Being scary

I generally don’t think of myself as a scary person, but there are a few times when people have reacted in a way that made me think I frightened them. Here are three that made enough of an impression on me that I remember years later.

Out of fries

When I was about 15 or 16, my mom took me to a restaurant near my high school. We gave our order, but just a minute later the waitress—a girl perhaps two or three years older than me—returned to say that they were out of french fries.

Using my overly dramatic voice of mock outrage, I said, “Out of french fries!?!?”

And the waitress cringed.

I did my best to console her—I assured her that a burger with no fries would be fine—but I felt terrible. It was the first time in my life that I comprehended that I’d frightened someone.

Car door locks

In college I worked at the computer center, and one year I spent a Christmas break helping to bring up a new version of the operating system. In those days, the college just had one computer, which did both administrative stuff (like printing checks and addressing letters to alums) and stuff for students and faculty. The new OS was not yet trusted to handle the administrative tasks, so I was starting work after the administrative users of the computer finished up at 5:00 PM, and then heading home late at night, often after midnight.

It was a long walk to where I was staying, so I took the shortest route I could. One stretch had me cutting at an angle through a parking lot, reaching the next street in the middle of a block.

One day I stepped out of that parking lot, onto the sidewalk—and found myself right at the door of a car with a African-American woman and a couple of young children inside. The woman, seeing me come out of nowhere (not down the street from ahead or behind) right up to her car, hurried to lock her car doors as quickly as possible.

I have always been a little ashamed that, for just a moment, I thought, “But I’m white!” as if that should have made a difference.

Leather jacket and motorcycle helmet

One of my coworkers helped teach a motorcycle safety course and convinced me to take it. I bought a helmet (required to take the course), a leather jacket, got my motorcycle endorsement, and in about 1990 or 1991 I bought a motorcycle and started riding it to work.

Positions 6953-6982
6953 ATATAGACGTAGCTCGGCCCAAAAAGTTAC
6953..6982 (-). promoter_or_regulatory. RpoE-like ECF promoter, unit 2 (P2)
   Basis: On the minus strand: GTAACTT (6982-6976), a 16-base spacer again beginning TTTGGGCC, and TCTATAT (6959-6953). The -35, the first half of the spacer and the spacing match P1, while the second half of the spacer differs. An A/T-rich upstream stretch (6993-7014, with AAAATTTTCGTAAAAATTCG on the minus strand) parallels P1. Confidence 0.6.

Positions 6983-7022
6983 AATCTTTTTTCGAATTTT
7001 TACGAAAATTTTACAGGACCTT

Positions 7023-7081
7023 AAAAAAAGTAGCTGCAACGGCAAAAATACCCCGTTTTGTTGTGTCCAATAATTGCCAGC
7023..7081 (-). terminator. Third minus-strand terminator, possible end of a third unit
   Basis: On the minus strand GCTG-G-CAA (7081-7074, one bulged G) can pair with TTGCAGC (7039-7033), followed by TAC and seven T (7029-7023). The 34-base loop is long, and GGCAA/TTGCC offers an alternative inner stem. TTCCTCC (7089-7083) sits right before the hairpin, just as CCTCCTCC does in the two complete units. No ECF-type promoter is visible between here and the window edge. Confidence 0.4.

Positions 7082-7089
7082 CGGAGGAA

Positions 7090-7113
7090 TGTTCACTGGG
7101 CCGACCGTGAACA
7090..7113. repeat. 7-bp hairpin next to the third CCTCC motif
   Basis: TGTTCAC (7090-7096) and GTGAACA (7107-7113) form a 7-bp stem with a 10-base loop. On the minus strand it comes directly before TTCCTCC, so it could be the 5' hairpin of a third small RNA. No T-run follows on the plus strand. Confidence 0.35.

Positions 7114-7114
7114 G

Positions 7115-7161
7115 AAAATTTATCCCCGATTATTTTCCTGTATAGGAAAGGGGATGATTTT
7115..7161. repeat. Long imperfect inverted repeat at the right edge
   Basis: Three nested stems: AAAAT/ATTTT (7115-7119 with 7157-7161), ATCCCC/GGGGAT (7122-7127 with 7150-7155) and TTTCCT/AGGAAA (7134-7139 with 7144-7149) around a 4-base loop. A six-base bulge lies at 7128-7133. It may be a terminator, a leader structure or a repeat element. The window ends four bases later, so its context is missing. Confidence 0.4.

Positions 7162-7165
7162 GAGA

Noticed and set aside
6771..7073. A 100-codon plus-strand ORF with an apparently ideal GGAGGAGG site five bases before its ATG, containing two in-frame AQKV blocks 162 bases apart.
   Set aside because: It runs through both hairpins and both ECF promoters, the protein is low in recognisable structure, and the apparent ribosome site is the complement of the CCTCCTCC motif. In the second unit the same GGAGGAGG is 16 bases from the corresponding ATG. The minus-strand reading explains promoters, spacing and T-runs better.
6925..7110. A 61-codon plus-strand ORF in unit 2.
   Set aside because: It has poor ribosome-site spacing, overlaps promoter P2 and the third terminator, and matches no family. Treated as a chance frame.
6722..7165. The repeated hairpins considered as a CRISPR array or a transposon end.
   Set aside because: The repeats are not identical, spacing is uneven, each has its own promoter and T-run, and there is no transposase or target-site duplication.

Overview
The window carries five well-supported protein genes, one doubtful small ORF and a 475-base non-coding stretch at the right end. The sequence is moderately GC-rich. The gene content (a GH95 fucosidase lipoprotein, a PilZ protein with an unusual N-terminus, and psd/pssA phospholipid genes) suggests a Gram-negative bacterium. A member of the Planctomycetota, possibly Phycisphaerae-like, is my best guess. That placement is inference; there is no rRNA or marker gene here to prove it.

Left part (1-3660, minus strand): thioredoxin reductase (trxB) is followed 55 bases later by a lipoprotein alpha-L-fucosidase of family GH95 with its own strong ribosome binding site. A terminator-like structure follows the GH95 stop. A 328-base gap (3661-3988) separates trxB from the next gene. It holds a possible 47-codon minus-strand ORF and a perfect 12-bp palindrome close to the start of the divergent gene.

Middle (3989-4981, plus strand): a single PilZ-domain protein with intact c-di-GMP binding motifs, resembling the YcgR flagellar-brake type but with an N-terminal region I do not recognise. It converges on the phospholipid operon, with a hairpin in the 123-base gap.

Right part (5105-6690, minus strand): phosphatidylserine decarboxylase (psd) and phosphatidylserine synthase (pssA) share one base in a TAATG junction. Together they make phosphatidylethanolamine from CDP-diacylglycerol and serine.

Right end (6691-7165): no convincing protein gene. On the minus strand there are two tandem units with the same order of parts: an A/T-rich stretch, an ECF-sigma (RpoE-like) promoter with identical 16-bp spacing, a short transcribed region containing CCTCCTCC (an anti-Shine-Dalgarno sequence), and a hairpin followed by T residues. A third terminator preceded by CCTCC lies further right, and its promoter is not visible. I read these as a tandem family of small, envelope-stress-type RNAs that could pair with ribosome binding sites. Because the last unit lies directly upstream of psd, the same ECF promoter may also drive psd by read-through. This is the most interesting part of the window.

One day I ran a mid-day errand at the mall, and decided to stop at fast-food restaurant for lunch. That particular restaurant had railings set up to encourage people to form a single line, and I took my place at the end of the line.

The next time the person at the front departed, the people in the line moved forward a bit too aggressively. Finding themselves bunched together, the people at the front of the line moved back, forcing the people behind them to move back as well.

The person in front of me took a step back without looking, and bumped into me, hitting the motorcycle helmet I was carrying in my hand. Having bumped me, he turned to look at me—and lurched away again from the terrifying visage of a guy in leather jacket with a motorcycle helmet, bumping into the guy ahead of him, producing a whole second cycle of to-ing and fro-ing for the whole line.

Even with the helmet and jacket, I did not think of myself as a scary biker dude, but the guy ahead of me in line sure did. (The image on this post has me wearing that same leather jacket. I got rid of the helmet long ago, so for the photo I’m wearing my most biker-dude bandana, printed with a topographical map of the Appalachian Trail.)

Being dangerous

There are several factors that go into making someone dangerous. In particular, there’s the difference between having a capability to do harm versus having an inclination to do harm.